St Michael's College was founded by the Catholic bishop of Kerry more than one hundred years ago to provide education for boys in the North Kerry area. Its original school population of about 70 was multi-denominational, including the son of the local Protestant clergyman, alongside the sons of evicted tenants. It was originally to be located in The Square in Listowel. This building was inadequate and when the present building, which was built before 1845 as a fever hospital, became vacant it was bought for the college. Until fairly recently the "professors", as the teachers were known, were remembered as much for their strict discipline as for their love of learning.
In its role as a diocesan college it produced, over the years many students for the priesthood and religious life.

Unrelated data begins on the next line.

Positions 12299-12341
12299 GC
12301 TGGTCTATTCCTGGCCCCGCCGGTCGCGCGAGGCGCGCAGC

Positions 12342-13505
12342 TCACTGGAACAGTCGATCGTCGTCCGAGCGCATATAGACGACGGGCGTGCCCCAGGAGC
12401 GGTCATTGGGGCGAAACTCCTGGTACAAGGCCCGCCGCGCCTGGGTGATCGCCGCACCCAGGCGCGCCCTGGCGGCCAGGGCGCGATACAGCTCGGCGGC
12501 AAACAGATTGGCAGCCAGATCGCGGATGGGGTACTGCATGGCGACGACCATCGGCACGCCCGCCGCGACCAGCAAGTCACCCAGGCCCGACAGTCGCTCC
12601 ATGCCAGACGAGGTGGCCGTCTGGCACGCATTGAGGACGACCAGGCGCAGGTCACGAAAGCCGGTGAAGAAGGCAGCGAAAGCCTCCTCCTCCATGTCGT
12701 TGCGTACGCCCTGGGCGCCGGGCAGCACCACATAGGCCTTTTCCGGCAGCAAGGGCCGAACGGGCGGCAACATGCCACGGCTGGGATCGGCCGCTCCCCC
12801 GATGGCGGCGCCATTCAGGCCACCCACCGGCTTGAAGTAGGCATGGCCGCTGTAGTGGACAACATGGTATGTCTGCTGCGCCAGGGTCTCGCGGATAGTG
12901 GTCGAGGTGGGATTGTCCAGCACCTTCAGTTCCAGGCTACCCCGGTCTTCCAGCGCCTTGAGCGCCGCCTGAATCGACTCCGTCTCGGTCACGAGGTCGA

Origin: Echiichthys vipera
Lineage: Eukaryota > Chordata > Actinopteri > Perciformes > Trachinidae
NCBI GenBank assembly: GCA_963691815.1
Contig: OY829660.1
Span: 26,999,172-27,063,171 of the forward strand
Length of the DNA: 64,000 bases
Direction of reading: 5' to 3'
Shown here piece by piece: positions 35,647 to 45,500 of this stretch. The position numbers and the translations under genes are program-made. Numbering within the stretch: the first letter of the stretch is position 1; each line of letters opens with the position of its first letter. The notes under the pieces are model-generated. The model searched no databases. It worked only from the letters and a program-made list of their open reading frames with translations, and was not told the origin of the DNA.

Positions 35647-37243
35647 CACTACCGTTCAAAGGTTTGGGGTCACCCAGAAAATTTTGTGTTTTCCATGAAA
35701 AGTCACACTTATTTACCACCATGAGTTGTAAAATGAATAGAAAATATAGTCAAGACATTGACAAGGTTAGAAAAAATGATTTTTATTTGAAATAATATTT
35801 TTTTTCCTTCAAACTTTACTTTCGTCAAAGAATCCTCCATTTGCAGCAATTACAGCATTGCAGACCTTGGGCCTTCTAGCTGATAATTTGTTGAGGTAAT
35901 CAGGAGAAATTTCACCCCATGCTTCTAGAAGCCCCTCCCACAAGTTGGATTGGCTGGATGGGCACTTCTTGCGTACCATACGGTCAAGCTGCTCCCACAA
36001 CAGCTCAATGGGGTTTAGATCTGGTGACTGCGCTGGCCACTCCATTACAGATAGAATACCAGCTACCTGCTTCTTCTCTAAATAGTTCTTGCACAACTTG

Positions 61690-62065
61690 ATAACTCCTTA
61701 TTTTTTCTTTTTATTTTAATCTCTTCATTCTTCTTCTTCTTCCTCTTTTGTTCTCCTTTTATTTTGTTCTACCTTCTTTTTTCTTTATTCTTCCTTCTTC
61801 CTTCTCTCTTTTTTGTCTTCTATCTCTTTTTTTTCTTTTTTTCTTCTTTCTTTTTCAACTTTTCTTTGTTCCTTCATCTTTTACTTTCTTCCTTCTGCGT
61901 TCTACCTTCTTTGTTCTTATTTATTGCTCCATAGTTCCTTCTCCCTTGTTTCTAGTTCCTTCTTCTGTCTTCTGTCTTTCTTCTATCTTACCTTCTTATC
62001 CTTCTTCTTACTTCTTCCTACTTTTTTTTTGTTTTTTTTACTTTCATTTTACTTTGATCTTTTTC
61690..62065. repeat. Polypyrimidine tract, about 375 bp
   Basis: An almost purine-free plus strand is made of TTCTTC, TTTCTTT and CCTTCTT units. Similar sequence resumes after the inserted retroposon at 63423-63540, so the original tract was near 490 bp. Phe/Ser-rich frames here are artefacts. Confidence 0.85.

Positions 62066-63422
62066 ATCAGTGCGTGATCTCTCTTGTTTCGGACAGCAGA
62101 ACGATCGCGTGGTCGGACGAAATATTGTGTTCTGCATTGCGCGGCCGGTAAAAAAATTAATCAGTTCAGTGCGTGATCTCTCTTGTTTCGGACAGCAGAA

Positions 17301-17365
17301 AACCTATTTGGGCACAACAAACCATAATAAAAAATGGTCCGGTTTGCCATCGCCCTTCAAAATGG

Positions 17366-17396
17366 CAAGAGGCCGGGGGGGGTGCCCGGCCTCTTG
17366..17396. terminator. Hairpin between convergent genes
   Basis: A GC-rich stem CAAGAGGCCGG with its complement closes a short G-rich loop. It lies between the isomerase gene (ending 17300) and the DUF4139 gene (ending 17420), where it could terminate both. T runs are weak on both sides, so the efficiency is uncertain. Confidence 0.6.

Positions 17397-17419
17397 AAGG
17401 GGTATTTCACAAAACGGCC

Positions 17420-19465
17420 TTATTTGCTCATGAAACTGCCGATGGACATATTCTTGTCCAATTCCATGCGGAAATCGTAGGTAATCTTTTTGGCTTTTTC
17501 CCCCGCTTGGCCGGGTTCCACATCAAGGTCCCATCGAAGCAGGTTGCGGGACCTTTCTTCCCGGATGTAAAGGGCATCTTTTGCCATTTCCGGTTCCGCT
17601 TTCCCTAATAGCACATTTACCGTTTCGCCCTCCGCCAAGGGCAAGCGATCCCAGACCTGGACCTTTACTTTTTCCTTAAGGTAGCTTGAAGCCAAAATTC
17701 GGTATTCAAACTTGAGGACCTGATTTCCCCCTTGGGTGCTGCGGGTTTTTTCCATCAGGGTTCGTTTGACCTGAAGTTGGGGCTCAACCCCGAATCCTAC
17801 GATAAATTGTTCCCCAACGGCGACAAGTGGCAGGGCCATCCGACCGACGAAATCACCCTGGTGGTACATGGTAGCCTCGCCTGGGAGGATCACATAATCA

It was extended during the 1950's and again after the centenary celebrations in 1979 when the present large extension was built. The college was first noted as a school for the Classics and many of its original students went on to study Greek and Latin at university. Recently the emphasis has been on more modern subjects like Business and the Sciences.
Many of the writers from North Kerry are past pupils of this college. Even though cricket was the game first played here, in more recent times many footballers who played for Kerry learned their skills in St Michael's.
The Principals of St. Michaels to date were
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